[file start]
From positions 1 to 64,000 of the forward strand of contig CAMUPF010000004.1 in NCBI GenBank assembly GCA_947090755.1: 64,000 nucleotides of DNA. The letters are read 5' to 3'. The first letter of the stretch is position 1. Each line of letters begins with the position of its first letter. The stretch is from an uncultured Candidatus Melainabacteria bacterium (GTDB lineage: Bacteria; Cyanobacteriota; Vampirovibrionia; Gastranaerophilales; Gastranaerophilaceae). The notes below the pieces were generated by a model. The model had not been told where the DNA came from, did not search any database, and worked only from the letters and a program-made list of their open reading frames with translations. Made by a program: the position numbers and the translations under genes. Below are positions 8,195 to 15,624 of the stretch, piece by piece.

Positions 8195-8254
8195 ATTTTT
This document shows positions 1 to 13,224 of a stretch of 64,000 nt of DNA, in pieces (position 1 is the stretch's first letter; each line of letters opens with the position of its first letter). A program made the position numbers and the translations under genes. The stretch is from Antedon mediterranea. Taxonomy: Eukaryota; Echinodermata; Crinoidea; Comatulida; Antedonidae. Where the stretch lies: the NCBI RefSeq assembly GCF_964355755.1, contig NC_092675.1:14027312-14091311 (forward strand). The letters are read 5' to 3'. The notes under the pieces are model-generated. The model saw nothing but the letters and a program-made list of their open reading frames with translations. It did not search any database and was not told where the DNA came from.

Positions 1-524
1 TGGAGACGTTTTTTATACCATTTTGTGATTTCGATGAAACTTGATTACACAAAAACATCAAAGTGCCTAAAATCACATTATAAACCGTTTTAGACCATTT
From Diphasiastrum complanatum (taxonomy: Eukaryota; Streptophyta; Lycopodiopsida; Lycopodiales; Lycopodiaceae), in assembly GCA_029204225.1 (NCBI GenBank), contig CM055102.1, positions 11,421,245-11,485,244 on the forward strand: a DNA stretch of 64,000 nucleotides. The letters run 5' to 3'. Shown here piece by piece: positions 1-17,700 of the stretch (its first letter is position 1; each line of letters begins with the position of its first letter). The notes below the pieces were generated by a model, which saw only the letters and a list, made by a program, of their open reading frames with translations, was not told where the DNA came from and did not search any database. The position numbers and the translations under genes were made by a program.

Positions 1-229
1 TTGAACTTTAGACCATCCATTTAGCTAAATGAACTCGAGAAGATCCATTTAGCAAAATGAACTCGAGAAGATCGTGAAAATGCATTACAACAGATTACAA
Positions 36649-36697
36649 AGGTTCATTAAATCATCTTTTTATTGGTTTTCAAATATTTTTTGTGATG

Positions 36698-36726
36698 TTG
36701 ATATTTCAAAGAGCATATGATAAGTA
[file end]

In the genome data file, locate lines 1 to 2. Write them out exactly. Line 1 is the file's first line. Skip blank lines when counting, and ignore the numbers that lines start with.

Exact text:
From positions 1 to 64,000 of the forward strand of contig CAMUPF010000004.1 in NCBI GenBank assembly GCA_947090755.1: 64,000 nucleotides of DNA. The letters are read 5' to 3'. The first letter of the stretch is position 1. Each line of letters begins with the position of its first letter. The stretch is from an uncultured Candidatus Melainabacteria bacterium (GTDB lineage: Bacteria; Cyanobacteriota; Vampirovibrionia; Gastranaerophilales; Gastranaerophilaceae). The notes below the pieces were generated by a model. The model had not been told where the DNA came from, did not search any database, and worked only from the letters and a program-made list of their open reading frames with translations. Made by a program: the position numbers and the translations under genes. Below are positions 8,195 to 15,624 of the stretch, piece by piece.

Positions 8195-8254